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OCC College Republicans Release Public Records, Students and Faculty Outraged

Orange Coast College students and faculty stormed the administration building Monday to protest its “neutrality” on political issues which allowed the College Republicans (CRs) to release public records damaging to campus Liberals.

The records released by the College Republicans originated from a public records request filed in March by Joshua Recalde-Martinez, former President of the OCC CRs, which exposed hostility toward conservative students.

Monday’s protest assembled to oppose OCC’s College Republicans chapter which released letters revealing Professor Jessica Alabi told OCC President Harkins that she would “stand up” to the Republicans club if he did not. The records also exposed Alabi prevented several Republican club members from attending one of her events on campus in March because they were deemed a threat to the students’ “safe space.”

Alabi, a black professor, had scheduled a “Curl Talk” roundtable for Black History Month in February which was later pushed to Women’s History Month in March. Five College Republicans were barred from the event.

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Student, faculty and union member protesters demanded administrators “get that club out of our face” and chanted, “No Hate, No KKK, No Fascist U.S.A.” Students were seen holding socialist flags and signs insulting the College Republicans.

Recalde-Martinez responded to the protest by saying, “I’m glad to see so many people exercising their freedom of speech even if some may disagree.” But, at the same time, he told Bogus Times, “I’m saddened to see those who disagreed with us being used and organized by the faculty union and professor.”

The CRs are doubling down on their efforts to expose the bias by demanding an investigation into Alabi’s behavior, which fits a larger, campus-wide problem of staff’s hostility toward the College Republicans.

In a press release distributed Wednesday by the CRs, they called for  Alabi’s suspension and a one-page apology letter to the club.  They also requested that OCC take measures to start or improve training for faculty and staff on how to respect students’ rights and viewpoints.

“We must protect all students from discrimination on the basis of political affiliation and ensure a safe campus environment for all students,” Recalde-Martinez stressed.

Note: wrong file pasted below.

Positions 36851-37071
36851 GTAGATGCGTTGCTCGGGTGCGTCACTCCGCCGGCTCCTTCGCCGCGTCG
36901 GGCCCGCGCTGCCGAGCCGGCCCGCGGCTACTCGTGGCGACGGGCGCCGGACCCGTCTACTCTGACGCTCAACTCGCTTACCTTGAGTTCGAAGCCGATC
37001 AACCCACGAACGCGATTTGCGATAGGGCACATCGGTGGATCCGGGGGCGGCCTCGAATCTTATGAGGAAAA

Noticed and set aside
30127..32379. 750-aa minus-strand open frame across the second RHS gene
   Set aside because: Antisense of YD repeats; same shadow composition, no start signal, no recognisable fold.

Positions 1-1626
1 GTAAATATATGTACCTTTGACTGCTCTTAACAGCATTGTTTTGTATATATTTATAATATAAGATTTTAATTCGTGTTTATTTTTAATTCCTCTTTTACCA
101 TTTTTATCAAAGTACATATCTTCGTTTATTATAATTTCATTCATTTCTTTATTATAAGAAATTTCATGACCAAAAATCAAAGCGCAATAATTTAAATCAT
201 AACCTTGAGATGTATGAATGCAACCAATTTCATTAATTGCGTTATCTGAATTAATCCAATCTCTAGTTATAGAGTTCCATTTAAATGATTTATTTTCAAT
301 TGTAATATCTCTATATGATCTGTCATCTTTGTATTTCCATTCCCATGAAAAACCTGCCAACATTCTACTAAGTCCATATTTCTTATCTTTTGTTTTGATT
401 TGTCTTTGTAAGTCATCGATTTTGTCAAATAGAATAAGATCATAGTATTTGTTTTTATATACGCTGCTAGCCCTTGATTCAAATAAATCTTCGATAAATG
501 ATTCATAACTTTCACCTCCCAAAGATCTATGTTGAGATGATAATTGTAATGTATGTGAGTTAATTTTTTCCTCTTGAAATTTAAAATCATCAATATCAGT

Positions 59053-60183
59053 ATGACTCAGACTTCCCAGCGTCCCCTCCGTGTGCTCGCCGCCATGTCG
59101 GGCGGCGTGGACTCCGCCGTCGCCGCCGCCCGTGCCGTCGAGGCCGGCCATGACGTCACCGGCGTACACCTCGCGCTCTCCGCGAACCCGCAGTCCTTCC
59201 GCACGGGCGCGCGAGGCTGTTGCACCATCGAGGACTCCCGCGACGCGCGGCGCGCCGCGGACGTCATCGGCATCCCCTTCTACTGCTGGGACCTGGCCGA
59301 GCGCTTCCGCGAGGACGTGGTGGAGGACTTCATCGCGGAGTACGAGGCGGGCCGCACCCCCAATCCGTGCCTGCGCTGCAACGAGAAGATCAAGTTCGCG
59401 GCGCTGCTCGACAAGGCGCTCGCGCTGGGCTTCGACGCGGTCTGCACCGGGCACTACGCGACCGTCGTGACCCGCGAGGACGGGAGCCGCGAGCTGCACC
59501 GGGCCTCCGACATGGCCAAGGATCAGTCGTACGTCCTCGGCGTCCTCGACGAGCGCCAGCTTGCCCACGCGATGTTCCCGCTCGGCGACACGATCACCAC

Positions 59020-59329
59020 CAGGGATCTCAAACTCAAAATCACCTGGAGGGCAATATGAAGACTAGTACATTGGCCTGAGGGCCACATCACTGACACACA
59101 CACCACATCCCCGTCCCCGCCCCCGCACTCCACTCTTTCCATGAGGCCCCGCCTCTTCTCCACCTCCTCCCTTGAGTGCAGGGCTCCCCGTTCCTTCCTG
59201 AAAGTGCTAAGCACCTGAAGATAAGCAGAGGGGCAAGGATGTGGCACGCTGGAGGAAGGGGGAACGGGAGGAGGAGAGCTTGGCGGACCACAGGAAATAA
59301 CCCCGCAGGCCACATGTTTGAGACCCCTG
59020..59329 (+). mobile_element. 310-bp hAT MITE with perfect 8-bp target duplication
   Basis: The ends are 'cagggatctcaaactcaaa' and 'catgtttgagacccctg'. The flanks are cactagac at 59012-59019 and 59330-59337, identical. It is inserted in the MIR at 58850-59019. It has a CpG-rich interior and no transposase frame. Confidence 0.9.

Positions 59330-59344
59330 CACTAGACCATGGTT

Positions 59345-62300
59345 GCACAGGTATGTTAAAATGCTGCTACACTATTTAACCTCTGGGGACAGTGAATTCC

Recalde-Martinez told the campus newspaper, “At a maximum, if it is shown that she is someone who has an inability to remove her inherent biases when conducting herself on campus, I would say that I would want professor Alabi to be fired.”

Some OCC staff members are standing behind Alabi, saying, “It was an invitation only event for Curl Talk” which is “a sensitive topic.”

OCC President Harkins, however, told the Coast Report that the situation must be examined further because OCC is a public institution, and that all events and meetings are public, but that Curl Talk was a private event.

The divide between OCC and the CRs began after Trump’s election when Conservative student Caleb O’Neil recorded and made public a lecture by Professor Olga Perez Stable-Cox who went off the rails on Donald Trump, calling his election “an act of terrorism.”

 

O’Neil was targeted by the faculty for releasing the scathing recording, stating it was a “politically motivated act” and he was temporarily ordered suspended for violating an abstruse and nonsensical policy prohibiting students from recording professors without prior approval. Students record lectures as a matter of course, which makes his suspension all the more suspect of being driven by pure retaliation. The faculty went on to honor Perez Stable-Cox after the recording of her lecture was released, naming her “Faculty Member of the Year.”

This act inspired state Sen. John Moorlach (R-Costa Mesa) to introduce legislation that would have protected student whistleblowers who record instructors they suspect are violating laws or regulations without fear of retaliation.

“If an instructor stays within the bounds, there should be no concerns,” he wrote in an e-mail to the O.C. Register.

Moorlach and a fellow Republican from San Diego supported the bill, while a Santa Barbara Democrat cast the lone dissenting vote. The four senators remaining abstained, killing the bill.

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